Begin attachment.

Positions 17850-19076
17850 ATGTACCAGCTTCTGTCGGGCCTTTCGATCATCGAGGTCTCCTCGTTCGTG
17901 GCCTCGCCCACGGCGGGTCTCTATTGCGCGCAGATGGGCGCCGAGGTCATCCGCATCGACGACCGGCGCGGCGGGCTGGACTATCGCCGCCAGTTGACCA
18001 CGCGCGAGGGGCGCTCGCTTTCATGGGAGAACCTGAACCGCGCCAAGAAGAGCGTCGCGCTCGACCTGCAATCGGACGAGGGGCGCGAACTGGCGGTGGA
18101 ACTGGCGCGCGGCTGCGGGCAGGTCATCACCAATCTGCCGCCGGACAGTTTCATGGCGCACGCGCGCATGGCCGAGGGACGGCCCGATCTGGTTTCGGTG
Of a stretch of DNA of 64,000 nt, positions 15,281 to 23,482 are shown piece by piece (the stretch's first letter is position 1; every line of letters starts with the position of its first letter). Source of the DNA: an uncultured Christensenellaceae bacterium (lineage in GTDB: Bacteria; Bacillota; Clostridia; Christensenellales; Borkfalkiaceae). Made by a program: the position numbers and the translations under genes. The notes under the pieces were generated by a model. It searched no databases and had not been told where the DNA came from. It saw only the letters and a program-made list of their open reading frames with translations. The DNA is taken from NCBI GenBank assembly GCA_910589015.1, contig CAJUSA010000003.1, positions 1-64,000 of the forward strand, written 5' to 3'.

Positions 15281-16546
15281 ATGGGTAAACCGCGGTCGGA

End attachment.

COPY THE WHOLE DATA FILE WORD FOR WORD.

Positions 17850-19076
17850 ATGTACCAGCTTCTGTCGGGCCTTTCGATCATCGAGGTCTCCTCGTTCGTG
17901 GCCTCGCCCACGGCGGGTCTCTATTGCGCGCAGATGGGCGCCGAGGTCATCCGCATCGACGACCGGCGCGGCGGGCTGGACTATCGCCGCCAGTTGACCA
18001 CGCGCGAGGGGCGCTCGCTTTCATGGGAGAACCTGAACCGCGCCAAGAAGAGCGTCGCGCTCGACCTGCAATCGGACGAGGGGCGCGAACTGGCGGTGGA
18101 ACTGGCGCGCGGCTGCGGGCAGGTCATCACCAATCTGCCGCCGGACAGTTTCATGGCGCACGCGCGCATGGCCGAGGGACGGCCCGATCTGGTTTCGGTG
Of a stretch of DNA of 64,000 nt, positions 15,281 to 23,482 are shown piece by piece (the stretch's first letter is position 1; every line of letters starts with the position of its first letter). Source of the DNA: an uncultured Christensenellaceae bacterium (lineage in GTDB: Bacteria; Bacillota; Clostridia; Christensenellales; Borkfalkiaceae). Made by a program: the position numbers and the translations under genes. The notes under the pieces were generated by a model. It searched no databases and had not been told where the DNA came from. It saw only the letters and a program-made list of their open reading frames with translations. The DNA is taken from NCBI GenBank assembly GCA_910589015.1, contig CAJUSA010000003.1, positions 1-64,000 of the forward strand, written 5' to 3'.

Positions 15281-16546
15281 ATGGGTAAACCGCGGTCGGA